We are a commune of inquiring, skeptical, politically centrist, capitalist, anglophile, traditionalist New England Yankee humans, humanoids, and animals with many interests beyond and above politics. Each of us has had a high-school education (or GED), but all had ADD so didn't pay attention very well, especially the dogs. Each one of us does "try my best to be just like I am," and none of us enjoys working for others, including for Maggie, from whom we receive neither a nickel nor a dime. Freedom from nags, cranks, government, do-gooders, control-freaks and idiots is all that we ask for.
You have probably never seen one, but this cat-sized member of the weasel tribe is not rare in New England woodlands. While famous for living on porcupines and squirrels, Fishers will eat anything they can catch (but they do not eat fish).
"Due to its alert, secretive nature and solitary habits, most people have never seen this interesting predator. It disappeared from the state by the 19th Century due to agricultural land clearing. Fishers have since made an amazing comeback, and now live in populated areas that offer mature forest habitat and the squirrels it preys on."
We had one come through the yard once and I have seen them while driving at night. Weird gait, unlike anything else. Ugly.
Assistant Village Idiot
I’ve seen one a couple of times, pretty good size though about half the length is the tail. A friend lost a cat to one; let his cat out first thing in the morning only to see it farted off by a fisher. Judging from tracks in the snow they lope.
We lost a cat to one five years ago. Since then, I've seen a few in the neighborhood. They also scream like banshees.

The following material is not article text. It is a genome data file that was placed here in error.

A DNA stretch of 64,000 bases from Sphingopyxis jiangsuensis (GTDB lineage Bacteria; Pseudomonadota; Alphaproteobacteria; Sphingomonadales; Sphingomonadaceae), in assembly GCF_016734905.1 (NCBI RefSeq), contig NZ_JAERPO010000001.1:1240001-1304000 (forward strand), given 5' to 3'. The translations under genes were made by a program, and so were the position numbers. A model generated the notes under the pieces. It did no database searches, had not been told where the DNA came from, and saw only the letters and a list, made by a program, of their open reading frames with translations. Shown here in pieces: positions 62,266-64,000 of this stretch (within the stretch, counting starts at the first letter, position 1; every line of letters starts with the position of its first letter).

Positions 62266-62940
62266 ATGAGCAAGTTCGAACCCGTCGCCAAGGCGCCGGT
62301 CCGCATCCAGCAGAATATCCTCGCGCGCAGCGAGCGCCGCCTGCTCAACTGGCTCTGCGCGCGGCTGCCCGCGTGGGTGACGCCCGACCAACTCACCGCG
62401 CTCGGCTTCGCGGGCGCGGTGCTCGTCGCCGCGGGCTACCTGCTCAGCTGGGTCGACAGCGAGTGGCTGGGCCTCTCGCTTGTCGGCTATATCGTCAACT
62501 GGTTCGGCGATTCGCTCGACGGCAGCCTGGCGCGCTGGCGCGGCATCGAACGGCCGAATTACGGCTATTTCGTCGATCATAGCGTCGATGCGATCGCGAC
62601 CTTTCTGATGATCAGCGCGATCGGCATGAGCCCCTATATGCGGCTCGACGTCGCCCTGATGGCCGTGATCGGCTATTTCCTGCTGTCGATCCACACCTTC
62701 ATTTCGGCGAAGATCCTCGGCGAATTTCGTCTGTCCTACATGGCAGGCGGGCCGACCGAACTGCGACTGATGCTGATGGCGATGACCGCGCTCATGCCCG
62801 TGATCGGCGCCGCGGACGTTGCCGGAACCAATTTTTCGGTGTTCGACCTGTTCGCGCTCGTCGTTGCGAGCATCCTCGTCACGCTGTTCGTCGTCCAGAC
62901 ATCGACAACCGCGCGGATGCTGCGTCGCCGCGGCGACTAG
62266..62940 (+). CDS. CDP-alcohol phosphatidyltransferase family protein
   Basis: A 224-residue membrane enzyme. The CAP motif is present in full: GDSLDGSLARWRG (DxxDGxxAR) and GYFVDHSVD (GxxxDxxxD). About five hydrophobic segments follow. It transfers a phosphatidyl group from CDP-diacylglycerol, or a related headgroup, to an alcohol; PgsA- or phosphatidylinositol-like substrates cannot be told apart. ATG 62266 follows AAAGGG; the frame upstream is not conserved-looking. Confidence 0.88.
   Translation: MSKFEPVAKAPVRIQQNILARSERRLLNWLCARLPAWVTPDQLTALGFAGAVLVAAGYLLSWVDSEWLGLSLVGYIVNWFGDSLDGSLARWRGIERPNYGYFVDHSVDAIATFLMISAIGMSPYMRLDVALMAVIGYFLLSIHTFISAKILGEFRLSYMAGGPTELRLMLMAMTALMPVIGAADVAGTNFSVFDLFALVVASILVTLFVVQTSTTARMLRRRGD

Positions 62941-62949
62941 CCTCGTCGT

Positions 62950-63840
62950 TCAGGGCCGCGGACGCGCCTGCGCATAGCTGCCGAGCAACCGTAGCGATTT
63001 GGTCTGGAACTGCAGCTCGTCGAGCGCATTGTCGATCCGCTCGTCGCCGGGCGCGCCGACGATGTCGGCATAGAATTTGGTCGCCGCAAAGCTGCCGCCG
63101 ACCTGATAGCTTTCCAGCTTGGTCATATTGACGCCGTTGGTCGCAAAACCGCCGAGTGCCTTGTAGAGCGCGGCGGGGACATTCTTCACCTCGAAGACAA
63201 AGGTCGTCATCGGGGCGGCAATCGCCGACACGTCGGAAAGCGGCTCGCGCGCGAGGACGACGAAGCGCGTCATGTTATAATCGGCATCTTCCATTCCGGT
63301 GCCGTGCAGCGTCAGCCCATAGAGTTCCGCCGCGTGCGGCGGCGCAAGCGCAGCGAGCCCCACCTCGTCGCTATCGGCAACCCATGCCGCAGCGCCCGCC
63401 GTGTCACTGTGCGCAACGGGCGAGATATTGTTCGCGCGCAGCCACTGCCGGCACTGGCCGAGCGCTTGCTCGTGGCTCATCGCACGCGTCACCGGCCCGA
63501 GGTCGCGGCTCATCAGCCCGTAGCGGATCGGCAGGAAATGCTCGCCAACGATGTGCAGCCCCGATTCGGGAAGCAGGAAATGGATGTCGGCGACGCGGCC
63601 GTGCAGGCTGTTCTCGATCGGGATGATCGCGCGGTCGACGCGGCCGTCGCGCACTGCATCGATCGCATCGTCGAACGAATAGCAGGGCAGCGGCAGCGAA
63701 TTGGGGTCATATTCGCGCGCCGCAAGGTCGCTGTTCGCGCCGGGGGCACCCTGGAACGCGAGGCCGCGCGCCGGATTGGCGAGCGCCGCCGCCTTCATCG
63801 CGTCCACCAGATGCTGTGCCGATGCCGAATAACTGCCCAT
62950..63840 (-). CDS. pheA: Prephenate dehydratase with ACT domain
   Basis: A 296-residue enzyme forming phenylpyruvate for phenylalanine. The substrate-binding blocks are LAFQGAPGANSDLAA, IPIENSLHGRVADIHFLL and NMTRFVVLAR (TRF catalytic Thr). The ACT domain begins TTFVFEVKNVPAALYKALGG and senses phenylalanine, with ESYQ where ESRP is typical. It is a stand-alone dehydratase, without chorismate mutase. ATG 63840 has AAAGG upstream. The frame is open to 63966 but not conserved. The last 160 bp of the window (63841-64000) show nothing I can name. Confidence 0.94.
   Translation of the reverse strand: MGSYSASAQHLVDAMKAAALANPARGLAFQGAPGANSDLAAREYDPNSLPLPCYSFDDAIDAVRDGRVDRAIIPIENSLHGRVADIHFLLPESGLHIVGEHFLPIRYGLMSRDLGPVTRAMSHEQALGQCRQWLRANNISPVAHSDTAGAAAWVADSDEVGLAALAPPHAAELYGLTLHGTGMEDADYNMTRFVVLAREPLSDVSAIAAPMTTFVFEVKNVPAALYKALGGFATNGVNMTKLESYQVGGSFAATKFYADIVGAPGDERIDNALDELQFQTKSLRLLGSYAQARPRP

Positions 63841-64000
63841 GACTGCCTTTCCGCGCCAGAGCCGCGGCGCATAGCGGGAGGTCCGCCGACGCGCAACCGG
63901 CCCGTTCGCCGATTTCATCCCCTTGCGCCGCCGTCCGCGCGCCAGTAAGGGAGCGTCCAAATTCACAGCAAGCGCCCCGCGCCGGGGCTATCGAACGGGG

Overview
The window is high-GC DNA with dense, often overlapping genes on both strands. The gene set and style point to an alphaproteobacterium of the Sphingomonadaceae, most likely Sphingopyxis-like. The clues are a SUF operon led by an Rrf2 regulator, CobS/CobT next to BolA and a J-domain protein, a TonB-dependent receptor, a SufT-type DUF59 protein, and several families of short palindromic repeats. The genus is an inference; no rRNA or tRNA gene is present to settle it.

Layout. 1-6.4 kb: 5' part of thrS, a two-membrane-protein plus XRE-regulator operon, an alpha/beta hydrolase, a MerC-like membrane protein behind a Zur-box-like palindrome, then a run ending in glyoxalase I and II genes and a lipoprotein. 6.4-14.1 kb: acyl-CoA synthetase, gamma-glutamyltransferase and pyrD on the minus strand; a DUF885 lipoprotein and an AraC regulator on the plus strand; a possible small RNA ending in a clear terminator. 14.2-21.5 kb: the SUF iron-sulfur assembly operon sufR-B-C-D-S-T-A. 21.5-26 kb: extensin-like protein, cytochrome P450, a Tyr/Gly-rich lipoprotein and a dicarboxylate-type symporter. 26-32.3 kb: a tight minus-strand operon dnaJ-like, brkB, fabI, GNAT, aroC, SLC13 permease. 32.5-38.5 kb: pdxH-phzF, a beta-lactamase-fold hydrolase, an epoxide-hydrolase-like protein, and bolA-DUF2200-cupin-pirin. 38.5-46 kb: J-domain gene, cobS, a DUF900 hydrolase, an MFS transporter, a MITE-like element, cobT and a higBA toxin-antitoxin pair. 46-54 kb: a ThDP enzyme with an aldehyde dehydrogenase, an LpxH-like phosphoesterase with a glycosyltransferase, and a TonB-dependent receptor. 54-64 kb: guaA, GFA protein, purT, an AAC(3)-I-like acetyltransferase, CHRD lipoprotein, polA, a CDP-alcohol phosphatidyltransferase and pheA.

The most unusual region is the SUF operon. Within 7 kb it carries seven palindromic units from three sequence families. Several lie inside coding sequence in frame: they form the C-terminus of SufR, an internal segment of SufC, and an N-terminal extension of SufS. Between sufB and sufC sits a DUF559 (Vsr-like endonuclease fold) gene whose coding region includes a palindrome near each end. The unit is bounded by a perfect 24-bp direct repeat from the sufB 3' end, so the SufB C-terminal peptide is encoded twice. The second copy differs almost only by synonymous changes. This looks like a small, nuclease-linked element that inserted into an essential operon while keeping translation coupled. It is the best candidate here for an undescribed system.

Thirty odd years ago, I rarely saw any wildlife at all on the midwestern farm where I grew up, except for fat woodchucks in the alfalfa fields and slippery muskrats in the drainage ditches. Today, living in a tame suburb northeast of New Haven, I see herds of deer every damn night. Hawks, turkey vultures, barred owls, woodpeckers, and wild turkeys too numerous to count. Beavers and river otters. Lots of snappers but few box turtles. Raccoons, possums and skunks, of course. Fox, coyotes, and what I swear are coywolf hybrids. A black bear even ambled down our street. Remarkable.
Fishers are known as "fisher cats" in the vernacular where I live in the far NE US. This is not so much an "erroneous" label as just what people call them. No one I know would suggest that they are really a cat. It's just a name. In fact, they are known to feed on cats as noted elsewhere. They are awesome predators who are sometimes mistaken for otters from a distance. However, they can move much faster with their odd gait, and are fierce. Don't make the mistake of thinking that one caught n a trap is not dangerous...
Exactly! We see them - not often - in our Seacoast woodsy area. They are fast and secretive and have nasty predator dispositions. Just being fishers I guess but definitely to be avoided. They and the coyotes prey on small critters all types our area. We hear the coyotes, not the fishers. Just see them almost flying through the woods in the back. Hard to see them except when moving. They seem to levitate they are so fast.
We have fishers in the northern Lower Peninsula of Michigan. I have a timbered acreage there and have seen a fisher a half-dozen or so times.
I discussed this with a Dept of Wildlife (or whatever they're calling it now), and he said they imported some from Ontario back in the 80s and he believed there is a breeding population of 50 or so.
They tend to have a very large territory, frequently 5 miles square, which they guard from other fishers ferociously, except during mating.
We also have pine martens and they are kind of a smaller version of the fisher.
The biologist I talked to said he had been trying to live trap a fisher for over 20 years and had never caught one.
I see them (him? Bigger than a house cat) either at dawn or dusk, which seem to be their prime hunting times.
I got close enough once to see a mouthful of really vicious looking teeth.